How you work – and where you work from – may be worlds different than it was just a few months ago. But will it last? Jared Spataro, Corporate Vice President for Microsoft 365, recently posted the company’s latest Work Trend Index report. You may find the trends as interesting as I did. Read his entire post – complete with great graphics and full details here.
Brainwaves reveal remote meeting fatigue is real
Brainwave patterns associated with stress and overwork were much higher when collaborating remotely than in-person. However, if people first worked together remotely, their brainwaves showed that it was harder for them to work together in-person afterward. It appears that social connections and work plans created when collaborating in-person transfer to a remote setting, but the opposite is not true. Getting back to in-person collaboration as the pandemic eases may feel more difficult than it did before. An initial in-person meeting might help the long-term success of a project or collaboration.
Reducing video meeting fatigue
Brainwave markers associated with overwork and stress are significantly higher in video meetings than in non-meeting work. High levels of concentration fatigue set in around 30-40 minutes into an online meeting. Factors include having to focus continuously on the screen; reduced non-verbal cues that help participants read the room or know whose turn it is to talk; and screen sharing with little view of the people you are trying to interact with.
Microsoft suggests limiting meetings to 30 minutes, or if not possible, punctuating long meetings with short breaks and taking extended breaks every two hours.
The 9 to 5 workday may be disappearing
The pandemic has accelerated the blending of work and life – which may affect workplace dynamics forever.
Surveys of members of Microsoft’s Teams communication and collaboration platform found that people are working more during morning and evening hours, but are most notably working more on weekends. Teams chats outside of the typical workday (8 – 9 a.m. and 6 – 8 p.m.) increased more than any other time during the day – between 15% and 23%, but Teams chats on and Saturday and Sunday increased more than 200%. Meeting during these hours may be more conducive for some as there may be another person available during non-traditional hours to mind children, if needed.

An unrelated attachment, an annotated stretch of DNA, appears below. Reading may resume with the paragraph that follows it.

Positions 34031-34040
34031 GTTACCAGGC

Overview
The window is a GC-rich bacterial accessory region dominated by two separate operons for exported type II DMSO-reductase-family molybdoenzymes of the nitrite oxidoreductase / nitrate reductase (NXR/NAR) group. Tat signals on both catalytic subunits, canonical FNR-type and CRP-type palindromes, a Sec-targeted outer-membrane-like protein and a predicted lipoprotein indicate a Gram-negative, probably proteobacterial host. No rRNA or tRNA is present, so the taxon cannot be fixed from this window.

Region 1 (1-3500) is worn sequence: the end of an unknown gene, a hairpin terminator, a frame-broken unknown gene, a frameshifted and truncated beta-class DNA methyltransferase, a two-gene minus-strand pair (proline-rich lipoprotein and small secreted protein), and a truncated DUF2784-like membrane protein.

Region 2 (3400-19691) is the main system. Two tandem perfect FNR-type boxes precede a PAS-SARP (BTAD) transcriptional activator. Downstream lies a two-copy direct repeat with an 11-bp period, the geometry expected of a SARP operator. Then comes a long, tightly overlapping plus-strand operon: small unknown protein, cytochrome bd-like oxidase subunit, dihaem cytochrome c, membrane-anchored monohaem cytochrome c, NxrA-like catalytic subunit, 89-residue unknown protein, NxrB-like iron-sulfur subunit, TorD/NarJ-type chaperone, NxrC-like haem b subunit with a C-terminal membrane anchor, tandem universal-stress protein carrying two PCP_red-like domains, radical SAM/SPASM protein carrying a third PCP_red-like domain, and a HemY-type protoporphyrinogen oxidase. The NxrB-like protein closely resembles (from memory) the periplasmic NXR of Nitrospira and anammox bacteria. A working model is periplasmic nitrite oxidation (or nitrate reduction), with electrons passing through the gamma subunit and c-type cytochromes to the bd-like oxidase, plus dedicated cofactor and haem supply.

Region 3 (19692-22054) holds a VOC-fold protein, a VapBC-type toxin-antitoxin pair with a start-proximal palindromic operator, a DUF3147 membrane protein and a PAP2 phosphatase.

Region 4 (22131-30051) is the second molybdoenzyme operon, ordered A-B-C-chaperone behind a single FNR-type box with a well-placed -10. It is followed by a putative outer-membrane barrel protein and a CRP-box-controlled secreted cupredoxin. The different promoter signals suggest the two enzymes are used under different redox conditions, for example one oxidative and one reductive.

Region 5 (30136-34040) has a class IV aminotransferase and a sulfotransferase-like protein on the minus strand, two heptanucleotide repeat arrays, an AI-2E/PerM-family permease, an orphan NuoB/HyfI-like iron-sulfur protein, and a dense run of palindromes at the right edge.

But physical offices will not disappear
Many people have been working remotely at least part-time since March. Does this mean physical offices might disappear sooner rather than later? Microsoft’s research indicated that work will probably be a shifting combination of in-person and remote collaboration. 82% of managers surveyed expect to have more flexible work from home policies post-pandemic, and 71% of employees and managers want to continue working from home at least part-time. What used to be a dream may now be a reality for many.
The research also pointed out negatives associated with working from home. Nearly 60% surveyed felt less connected to their colleagues while working remotely. In addition, just 35% of respondents in one study had a dedicated home office, and only 5% of the people Microsoft surveyed lived alone. Distractions, internet issues, and the lack of appropriate work environments were pointed out as some of the top challenges of remote work.
As a result, it’s probable that traditional office spaces, with their high-speed connections, ergonomic workspaces, and opportunities for social connections and bonding – will remain the center of the future of work for many of us. However, the pandemic has – probably permanently – changed the course of the work experience for many. Online collaboration – which initially seemed to many like a unique but temporary option – will be a significant factor in how we all work going forward. The future is suddenly, right here, right now. Are you ready?